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Improve management of patients taking multiple drugs, doctors told

Between 1995 and 2010, the number of patients taking 10 or more drugs trebled

Caroline White

Wednesday, 04 December 2013

Doctors need to improve the management of patents taking several drugs, says a new report from health think tank The King’s Fund.

Policy, medical training, and clinical practice have failed to adapt to a significant increase in the number of patients taking several prescription drugs, it says.

Estimates suggest that from 1995 to 2010 the number of patients taking 10 or more drugs has trebled, reflecting a large increase in the number of people with complex, or multiple long-term conditions.

This has largely been driven by an ageing and increasingly frail population, but also by increasing use of multiple interventions, says the report. Polypharmacy used to been seen as something to be avoided, but taking an evidence-based approach to it should improve outcomes for many people, says the report.

But with most research and health systems based on single-disease frameworks, policy, medical training and clinical practice have often not adapted to optimise the use of multiple medicines and prescribe them according to the best available evidence.

The report suggests that for polypharmacy to be used more effectively doctors need much better training in the management of complex multi-morbidity and in polypharmacy.

And research needs to include people with several conditions, rather than selecting participants who have single conditions, says the report, adding that there should be national guidelines for multi-morbidity to match those for single conditions.

Systems, particularly for GPs, need to be improved so that they can flag up problematic polypharmacy, while patients’ medication should be regularly reviewed, and drugs stopped in cases of limited life expectancy, the report recommends.

A shift of emphasis in systems of medical care is needed away from increased specialisation towards a focus on multi-morbidity, says the report.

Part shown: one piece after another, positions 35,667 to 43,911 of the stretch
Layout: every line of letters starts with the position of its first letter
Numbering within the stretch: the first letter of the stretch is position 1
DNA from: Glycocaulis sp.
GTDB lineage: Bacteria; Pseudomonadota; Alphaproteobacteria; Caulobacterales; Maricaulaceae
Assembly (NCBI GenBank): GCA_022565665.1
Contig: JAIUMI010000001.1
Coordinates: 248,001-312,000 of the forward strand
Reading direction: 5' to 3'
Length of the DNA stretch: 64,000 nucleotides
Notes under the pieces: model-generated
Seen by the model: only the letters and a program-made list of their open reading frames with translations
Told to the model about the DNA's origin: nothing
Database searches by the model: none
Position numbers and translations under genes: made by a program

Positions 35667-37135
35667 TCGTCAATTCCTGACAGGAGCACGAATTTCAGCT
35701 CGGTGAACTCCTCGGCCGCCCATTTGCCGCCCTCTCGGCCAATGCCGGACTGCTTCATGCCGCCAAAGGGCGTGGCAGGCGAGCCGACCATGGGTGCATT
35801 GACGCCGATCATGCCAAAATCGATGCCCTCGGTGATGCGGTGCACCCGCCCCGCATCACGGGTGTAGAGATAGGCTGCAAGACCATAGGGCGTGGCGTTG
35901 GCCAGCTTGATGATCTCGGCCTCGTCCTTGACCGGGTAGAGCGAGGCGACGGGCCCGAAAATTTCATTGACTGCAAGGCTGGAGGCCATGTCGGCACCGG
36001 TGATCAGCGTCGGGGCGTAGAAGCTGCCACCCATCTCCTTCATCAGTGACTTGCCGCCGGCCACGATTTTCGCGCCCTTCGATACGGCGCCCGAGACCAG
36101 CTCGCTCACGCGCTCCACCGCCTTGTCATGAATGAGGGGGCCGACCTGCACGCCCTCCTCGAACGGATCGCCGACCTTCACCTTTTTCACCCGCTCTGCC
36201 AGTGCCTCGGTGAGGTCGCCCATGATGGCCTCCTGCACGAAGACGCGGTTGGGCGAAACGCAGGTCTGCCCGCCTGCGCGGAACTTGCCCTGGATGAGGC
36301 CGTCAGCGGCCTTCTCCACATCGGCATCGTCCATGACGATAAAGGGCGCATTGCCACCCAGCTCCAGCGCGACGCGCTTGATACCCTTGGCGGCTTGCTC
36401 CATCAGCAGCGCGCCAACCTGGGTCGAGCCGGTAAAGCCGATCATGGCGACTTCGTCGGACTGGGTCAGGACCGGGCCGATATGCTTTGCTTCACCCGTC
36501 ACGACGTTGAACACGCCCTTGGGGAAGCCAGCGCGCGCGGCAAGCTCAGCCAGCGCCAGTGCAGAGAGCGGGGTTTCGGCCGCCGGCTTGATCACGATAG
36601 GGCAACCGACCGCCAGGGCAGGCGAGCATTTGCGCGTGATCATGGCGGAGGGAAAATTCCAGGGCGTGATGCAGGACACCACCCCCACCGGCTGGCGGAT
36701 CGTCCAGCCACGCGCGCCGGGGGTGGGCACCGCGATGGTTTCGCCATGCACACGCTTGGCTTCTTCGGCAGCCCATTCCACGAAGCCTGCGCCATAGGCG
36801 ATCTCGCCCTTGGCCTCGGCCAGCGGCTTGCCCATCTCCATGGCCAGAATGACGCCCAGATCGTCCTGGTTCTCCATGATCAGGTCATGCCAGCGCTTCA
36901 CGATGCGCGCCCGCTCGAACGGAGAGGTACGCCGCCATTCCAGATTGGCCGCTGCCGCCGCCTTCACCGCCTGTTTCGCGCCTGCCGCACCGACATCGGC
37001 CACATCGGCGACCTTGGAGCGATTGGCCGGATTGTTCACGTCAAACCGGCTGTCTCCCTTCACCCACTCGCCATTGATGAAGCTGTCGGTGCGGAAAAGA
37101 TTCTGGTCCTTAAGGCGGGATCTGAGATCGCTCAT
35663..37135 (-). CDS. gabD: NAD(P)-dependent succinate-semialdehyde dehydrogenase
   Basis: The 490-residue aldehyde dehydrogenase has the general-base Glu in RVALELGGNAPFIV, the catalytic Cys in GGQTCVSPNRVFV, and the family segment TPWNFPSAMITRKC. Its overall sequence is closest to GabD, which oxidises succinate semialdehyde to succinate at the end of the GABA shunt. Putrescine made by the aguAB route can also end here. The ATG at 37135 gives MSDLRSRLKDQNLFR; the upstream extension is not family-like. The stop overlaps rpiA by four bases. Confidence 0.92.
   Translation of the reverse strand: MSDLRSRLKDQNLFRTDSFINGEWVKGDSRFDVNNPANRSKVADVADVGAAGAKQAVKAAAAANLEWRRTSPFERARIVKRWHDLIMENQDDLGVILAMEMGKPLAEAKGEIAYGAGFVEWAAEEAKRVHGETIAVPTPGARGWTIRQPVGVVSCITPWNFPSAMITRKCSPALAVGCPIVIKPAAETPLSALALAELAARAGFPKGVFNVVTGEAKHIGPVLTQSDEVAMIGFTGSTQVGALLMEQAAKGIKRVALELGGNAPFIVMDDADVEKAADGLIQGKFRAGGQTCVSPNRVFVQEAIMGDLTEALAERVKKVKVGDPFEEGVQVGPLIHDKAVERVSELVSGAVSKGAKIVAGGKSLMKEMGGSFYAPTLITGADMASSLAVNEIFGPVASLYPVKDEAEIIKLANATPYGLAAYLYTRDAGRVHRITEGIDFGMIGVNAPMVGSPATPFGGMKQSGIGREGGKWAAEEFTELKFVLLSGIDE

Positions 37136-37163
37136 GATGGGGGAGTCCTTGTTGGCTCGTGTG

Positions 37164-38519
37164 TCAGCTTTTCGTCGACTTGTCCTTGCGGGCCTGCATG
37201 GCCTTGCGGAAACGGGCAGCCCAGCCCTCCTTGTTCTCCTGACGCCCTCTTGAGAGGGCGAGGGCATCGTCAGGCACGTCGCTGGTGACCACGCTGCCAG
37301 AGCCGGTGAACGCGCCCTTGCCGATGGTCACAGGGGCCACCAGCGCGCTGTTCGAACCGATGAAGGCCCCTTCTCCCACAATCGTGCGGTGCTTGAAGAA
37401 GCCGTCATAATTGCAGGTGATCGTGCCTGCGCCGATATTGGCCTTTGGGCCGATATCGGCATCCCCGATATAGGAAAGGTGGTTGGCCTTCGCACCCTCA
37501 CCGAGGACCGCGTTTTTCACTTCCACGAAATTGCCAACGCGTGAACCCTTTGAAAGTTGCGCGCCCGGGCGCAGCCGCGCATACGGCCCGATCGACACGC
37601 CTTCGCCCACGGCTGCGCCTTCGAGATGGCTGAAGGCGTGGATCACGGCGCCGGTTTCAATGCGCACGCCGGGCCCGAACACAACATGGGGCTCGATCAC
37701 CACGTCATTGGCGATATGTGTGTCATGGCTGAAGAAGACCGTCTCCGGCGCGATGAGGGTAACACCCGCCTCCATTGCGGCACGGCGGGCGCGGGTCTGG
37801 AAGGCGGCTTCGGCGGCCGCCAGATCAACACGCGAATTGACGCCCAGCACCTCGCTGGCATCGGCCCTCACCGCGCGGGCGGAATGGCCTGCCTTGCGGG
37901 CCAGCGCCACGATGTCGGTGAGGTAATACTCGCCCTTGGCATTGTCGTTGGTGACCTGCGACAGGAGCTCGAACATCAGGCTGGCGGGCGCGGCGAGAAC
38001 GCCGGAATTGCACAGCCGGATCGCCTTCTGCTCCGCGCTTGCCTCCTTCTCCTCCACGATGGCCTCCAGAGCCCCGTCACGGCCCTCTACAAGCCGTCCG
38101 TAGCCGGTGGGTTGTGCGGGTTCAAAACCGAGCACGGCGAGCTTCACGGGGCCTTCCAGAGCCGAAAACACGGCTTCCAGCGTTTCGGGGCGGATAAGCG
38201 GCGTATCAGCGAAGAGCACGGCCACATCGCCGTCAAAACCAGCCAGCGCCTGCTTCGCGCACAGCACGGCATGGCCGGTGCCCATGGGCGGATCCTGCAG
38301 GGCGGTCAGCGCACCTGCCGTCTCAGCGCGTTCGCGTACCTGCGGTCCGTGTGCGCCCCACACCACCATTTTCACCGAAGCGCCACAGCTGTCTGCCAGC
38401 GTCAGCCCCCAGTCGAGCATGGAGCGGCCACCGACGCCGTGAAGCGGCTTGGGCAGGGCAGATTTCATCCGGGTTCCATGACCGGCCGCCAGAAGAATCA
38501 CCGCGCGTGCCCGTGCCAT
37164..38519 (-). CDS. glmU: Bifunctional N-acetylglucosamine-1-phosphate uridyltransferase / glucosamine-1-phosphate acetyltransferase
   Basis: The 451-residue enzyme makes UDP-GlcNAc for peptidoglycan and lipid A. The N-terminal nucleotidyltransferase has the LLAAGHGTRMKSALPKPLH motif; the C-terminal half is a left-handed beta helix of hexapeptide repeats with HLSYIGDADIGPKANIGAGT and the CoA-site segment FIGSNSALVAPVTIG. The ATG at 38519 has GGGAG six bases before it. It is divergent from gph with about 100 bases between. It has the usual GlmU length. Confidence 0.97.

The report argues that polypharmacy needs to be better understood and defined, and accompanied by more concordance to ensure that medicines are taken in the way that prescribers intend.

This may require compromise between prescribers and patients to ensure that patients feel confident in what they are taking so avoiding situations where medicines go unused or are wasted, suggests the report.

Integrated care is now widely accepted as the way forward in caring for people living with multiple, complex, long-term conditions, says the report. Appropriate polypharmacy, or medicines optimisation, now needs to be similarly accepted as one of the ways in which more co-ordinated care can be delivered, it concludes.

Lead report author Martin Duerden said: “Currently patients may still be treated in silos where one specialist doctor will look after their care for diabetes, another for their heart condition and a third for their asthma. They will then be prescribed medicines for each condition but these are often not considered in the whole.

“We need more generalist doctors able to understand a patient’s medicine intake in its entirety and how they are managing, especially if they have to take numerous medicines at different times in the day.”

He suggested that doctors should identify patients taking 10 or more drugs first and review their intake regularly, with a view to adding a medicine if the condition worsened, or scaling back or even stopping treatment, particularly at the end of life.

Royal Pharmaceutical Society spokesperson Neal Patel said: "We [the RPS] strongly believe it’s time to build a fully functioning multidisciplinary team in primary care to properly address the needs of the growing number of people with two or three or more long-term conditions.”

The needs of older people along with those who take many medicines, often for many different conditions, needed to be at the heart of this thinking, he said.

“There are already specialist pharmacists who work with community based teams including GPs, nurses, community pharmacists and social care professionals to make sure the needs of older, often housebound people are met,” he added.

“Too often patients receive treatments which, although complying with NICE guidance, do not match their own wishes and health goals. Now is the time to ensure that older people, as well as others taking many medicines, are given access to regular patient-centred medication reviews by pharmacists to improve their health and prevent adverse reactions,” he said.

Report: Polypharmacy and medicines optimisation: making it safe and sound

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